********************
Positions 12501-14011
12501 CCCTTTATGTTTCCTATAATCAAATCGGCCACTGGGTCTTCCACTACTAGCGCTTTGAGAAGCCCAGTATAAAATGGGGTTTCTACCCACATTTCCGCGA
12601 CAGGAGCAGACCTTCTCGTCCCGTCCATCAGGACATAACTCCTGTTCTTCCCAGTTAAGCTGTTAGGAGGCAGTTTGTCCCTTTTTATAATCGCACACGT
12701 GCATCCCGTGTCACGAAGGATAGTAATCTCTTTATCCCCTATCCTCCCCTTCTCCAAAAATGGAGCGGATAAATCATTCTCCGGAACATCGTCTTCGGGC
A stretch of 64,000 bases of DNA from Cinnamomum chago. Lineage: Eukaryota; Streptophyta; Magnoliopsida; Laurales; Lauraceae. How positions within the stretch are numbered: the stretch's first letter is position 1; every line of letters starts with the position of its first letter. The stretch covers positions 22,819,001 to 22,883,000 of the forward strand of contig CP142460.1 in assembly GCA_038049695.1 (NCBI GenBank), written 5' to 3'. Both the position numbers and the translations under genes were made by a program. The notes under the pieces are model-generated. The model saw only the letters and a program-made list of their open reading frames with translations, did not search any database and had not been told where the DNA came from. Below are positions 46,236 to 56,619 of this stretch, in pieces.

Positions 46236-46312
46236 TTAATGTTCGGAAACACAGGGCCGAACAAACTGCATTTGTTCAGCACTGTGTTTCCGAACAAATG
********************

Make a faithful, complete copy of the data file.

Positions 12501-14011
12501 CCCTTTATGTTTCCTATAATCAAATCGGCCACTGGGTCTTCCACTACTAGCGCTTTGAGAAGCCCAGTATAAAATGGGGTTTCTACCCACATTTCCGCGA
12601 CAGGAGCAGACCTTCTCGTCCCGTCCATCAGGACATAACTCCTGTTCTTCCCAGTTAAGCTGTTAGGAGGCAGTTTGTCCCTTTTTATAATCGCACACGT
12701 GCATCCCGTGTCACGAAGGATAGTAATCTCTTTATCCCCTATCCTCCCCTTCTCCAAAAATGGAGCGGATAAATCATTCTCCGGAACATCGTCTTCGGGC
A stretch of 64,000 bases of DNA from Cinnamomum chago. Lineage: Eukaryota; Streptophyta; Magnoliopsida; Laurales; Lauraceae. How positions within the stretch are numbered: the stretch's first letter is position 1; every line of letters starts with the position of its first letter. The stretch covers positions 22,819,001 to 22,883,000 of the forward strand of contig CP142460.1 in assembly GCA_038049695.1 (NCBI GenBank), written 5' to 3'. Both the position numbers and the translations under genes were made by a program. The notes under the pieces are model-generated. The model saw only the letters and a program-made list of their open reading frames with translations, did not search any database and had not been told where the DNA came from. Below are positions 46,236 to 56,619 of this stretch, in pieces.

Positions 46236-46312
46236 TTAATGTTCGGAAACACAGGGCCGAACAAACTGCATTTGTTCAGCACTGTGTTTCCGAACAAATG